Thursday, September 23, 2010

9/23/10 Post


News
Republican 'Pledge to America': spending caps, tax cuts
House Republicans are set to release on Thursday a "Pledge to America," an ambitious and sweeping set of proposed changes to domestic and security policy, including promises to freeze most federal government hiring, cut Congress' budget, place hard caps on domestic spending accounts, prevent the phase-out of tax cuts that are set to expire in 2011 and "repeal and replace" the new health care law.
Democrats guess wrong on health care
Rarely have so many political strategists been so wrong about something so big. But when it comes to the health care bill, everyone from former President Bill Clinton on down whiffed on some of the more significant predictions.
Both Sides Tiptoe Around Tax Cuts
Neither Republicans nor Democrats in the Senate appear to have the appetite for a floor fight before the midterm elections over extending Bush-era tax cuts, making it more likely than ever that the chamber will punt the issue to a lame-duck session.
White House says no quick decision expected on a replacement for departing economic adviser
The White House says that naming a successor to President Barack Obama's top economic adviser, Lawrence Summers, is not imminent. Summers plans to leave his post as director of the National Economic Council at the end of the year to return to Harvard University. He is the third high-ranking member of Obama's economic team to leave this year.
The Fed worries about something unusual: Inflation may actually be too low
The Fed says a little more inflation might be just the thing to start a chain reaction that would ultimately create jobs — and avoid a spiral of falling prices that could damage the economy
Unemployment filings jump back up
Initial filings for unemployment insurance ticked up in the latest week, but continued to hover in the same range they have been since November. The number of first-time filers for unemployment benefits rose to 465,000 in the week ended Sept. 18.
What deflation? Prices are rising!
Deflation might be the economic buzzword right now, yet prices seem to be going up on everything from a cup of coffee to Dallas Cowboys tickets.
The real wallop of raising taxes on the rich
If President Obama's plan for the Bush tax cuts is enacted, the wealthiest residents of New York City would feel real tax rates of 50.7%, highest of any place in the country. Right behind is Hawaii, where residents would pay 49.7%.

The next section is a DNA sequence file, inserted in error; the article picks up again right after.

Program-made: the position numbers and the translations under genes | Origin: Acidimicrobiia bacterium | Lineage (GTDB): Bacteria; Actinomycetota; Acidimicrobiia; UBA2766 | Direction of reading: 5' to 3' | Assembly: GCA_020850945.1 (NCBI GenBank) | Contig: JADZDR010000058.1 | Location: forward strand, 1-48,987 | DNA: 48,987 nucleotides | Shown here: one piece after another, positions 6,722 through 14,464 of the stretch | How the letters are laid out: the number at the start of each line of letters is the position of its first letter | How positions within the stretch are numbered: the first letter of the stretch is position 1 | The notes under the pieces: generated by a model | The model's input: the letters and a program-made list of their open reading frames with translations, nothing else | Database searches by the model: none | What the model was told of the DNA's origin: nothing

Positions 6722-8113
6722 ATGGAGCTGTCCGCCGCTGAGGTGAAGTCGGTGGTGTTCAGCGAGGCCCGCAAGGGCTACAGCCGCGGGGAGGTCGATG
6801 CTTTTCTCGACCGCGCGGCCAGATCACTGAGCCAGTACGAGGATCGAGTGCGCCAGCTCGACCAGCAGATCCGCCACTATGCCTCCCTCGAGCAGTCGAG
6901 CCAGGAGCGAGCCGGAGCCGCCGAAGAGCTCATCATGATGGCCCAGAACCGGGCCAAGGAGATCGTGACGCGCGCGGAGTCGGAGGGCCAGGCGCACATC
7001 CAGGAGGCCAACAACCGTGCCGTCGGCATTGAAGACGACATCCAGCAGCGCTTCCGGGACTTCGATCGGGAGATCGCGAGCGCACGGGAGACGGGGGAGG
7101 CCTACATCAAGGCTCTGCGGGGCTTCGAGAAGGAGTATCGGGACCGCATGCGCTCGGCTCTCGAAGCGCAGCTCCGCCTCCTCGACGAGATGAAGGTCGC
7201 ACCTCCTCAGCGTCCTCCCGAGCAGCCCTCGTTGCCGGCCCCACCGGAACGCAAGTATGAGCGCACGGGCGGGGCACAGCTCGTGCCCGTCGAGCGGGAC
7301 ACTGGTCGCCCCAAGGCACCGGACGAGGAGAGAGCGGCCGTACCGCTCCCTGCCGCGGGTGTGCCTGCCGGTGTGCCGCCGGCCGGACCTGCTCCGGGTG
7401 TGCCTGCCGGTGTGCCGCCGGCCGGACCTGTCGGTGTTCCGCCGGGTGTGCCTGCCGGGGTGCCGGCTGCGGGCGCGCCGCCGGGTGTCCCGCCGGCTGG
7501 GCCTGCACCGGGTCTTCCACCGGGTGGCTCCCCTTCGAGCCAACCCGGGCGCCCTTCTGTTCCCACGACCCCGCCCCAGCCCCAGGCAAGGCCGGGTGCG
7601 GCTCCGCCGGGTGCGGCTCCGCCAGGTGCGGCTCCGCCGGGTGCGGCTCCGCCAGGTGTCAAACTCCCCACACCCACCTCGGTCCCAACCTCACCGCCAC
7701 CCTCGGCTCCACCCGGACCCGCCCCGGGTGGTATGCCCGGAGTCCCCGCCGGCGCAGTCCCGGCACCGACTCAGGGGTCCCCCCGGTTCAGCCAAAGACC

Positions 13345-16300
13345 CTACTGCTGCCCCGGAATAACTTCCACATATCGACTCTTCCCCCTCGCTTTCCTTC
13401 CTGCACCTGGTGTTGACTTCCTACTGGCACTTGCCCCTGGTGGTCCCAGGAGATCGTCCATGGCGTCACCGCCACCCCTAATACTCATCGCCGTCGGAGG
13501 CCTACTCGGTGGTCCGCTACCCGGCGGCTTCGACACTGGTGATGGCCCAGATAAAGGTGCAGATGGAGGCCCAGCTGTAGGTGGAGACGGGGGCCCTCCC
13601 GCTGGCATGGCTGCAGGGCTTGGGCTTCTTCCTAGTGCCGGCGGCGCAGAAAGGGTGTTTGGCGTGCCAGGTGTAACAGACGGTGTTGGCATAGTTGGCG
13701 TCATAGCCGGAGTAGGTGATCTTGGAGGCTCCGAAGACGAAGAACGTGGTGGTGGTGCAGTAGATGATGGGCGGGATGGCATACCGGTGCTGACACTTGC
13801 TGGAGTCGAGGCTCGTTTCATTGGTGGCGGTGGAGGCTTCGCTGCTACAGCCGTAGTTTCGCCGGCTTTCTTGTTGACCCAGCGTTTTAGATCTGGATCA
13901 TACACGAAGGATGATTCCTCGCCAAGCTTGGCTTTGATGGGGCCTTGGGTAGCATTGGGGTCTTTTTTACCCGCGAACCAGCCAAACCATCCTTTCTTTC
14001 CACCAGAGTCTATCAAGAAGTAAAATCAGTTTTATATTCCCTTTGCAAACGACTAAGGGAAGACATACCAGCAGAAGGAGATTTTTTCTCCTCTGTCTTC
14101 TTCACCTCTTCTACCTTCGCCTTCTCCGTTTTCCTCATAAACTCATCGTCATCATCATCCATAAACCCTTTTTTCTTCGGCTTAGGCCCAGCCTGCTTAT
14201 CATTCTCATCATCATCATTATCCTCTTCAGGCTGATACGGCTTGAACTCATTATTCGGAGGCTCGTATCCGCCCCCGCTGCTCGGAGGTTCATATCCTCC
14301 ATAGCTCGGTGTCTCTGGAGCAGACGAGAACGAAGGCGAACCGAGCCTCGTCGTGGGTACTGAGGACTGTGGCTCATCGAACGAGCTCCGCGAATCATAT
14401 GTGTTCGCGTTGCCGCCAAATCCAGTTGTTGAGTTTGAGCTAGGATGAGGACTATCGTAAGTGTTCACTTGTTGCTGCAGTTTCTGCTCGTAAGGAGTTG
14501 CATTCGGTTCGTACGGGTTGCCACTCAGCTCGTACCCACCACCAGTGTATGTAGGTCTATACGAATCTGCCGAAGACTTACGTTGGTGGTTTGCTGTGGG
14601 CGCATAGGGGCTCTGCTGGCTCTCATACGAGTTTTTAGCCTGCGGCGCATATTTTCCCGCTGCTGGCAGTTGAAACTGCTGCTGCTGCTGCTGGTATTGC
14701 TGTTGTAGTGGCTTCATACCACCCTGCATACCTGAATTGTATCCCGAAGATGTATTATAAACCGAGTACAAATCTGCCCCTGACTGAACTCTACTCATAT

Existing home sales bounce back in August
Existing home sales bounced back in August after plunging in the previous month.
Wage scandal tarnishes India's crisis-hit Games
As India struggled to prevent the Commonwealth Games from being cancelled on Thursday, rights groups said that construction workers were paid half the country's minimum wage to toil on sites where accidents have killed dozens.
California Budget Impasse Set to Break 85-Day Record as No Vote Scheduled
California is poised this week to break its record of going 85 days without a budget as Governor Arnold Schwarzenegger and lawmakers remain at odds over closing a $19 billion deficit in the most populous U.S. state.
France slammed by new strikes over retirement age
French commuters squeezed onto limited trains or fought for rare parking spots Thursday as a second round of strikes against President Nicolas Sarkozy's plan to raise the retirement age to 62 hobbled trains, planes and schools across the country.
The secret deal that changed the monarchy
The Queen has been forced to give up the ultimate right to manage the Palace's financial affairs in a secret deal signed by Palace aides and the Government.

Blogs
The Right Way to Limit Pre-Existing Condition Exclusions
The inability of some Americans to obtain health insurance for pre-existing medical conditions continues to be used by Obamacare supporters as justification for the mammoth legislation. The truth, however, is that the problem was nowhere near as big as portrayed, and the solution doesn’t require 2700 pages of legislation or $1 trillion in new government spending.
Blast From the Past - Just How Well We Have It
As a society, and as individual households, we simply have so much more wealth than 80 years ago that even in the worst of circumstances, we are unlikely to suffer as we did back then. So even as the recession continues, it's worth remembering just how good we have it, and just how far we would really have to fall to find ourselves back in the misery of the Great Depression.
Red Tape Rises Again: Cost of Regulation Reaches $1.75 Trillion
While the revenues and expenditures of the government are budgeted and accounted for each year, the costs of regulation are largely hidden from view, paid for indirectly via higher prices, fewer choices, and less innovation.
Unfunded Obligations of State and Local Governments
"When adjusted using a more appropriate discount rate, however, states' unfunded obligations were 22 percent of U.S. GDP. All but 10 states and the District of Columbia have total adjusted unfunded liabilities above 15 percent of their state GDP, and four states -- Alaska, Hawaii, New Jersey and Ohio -- have adjusted unfunded liabilities above 35 percent of their state GDP."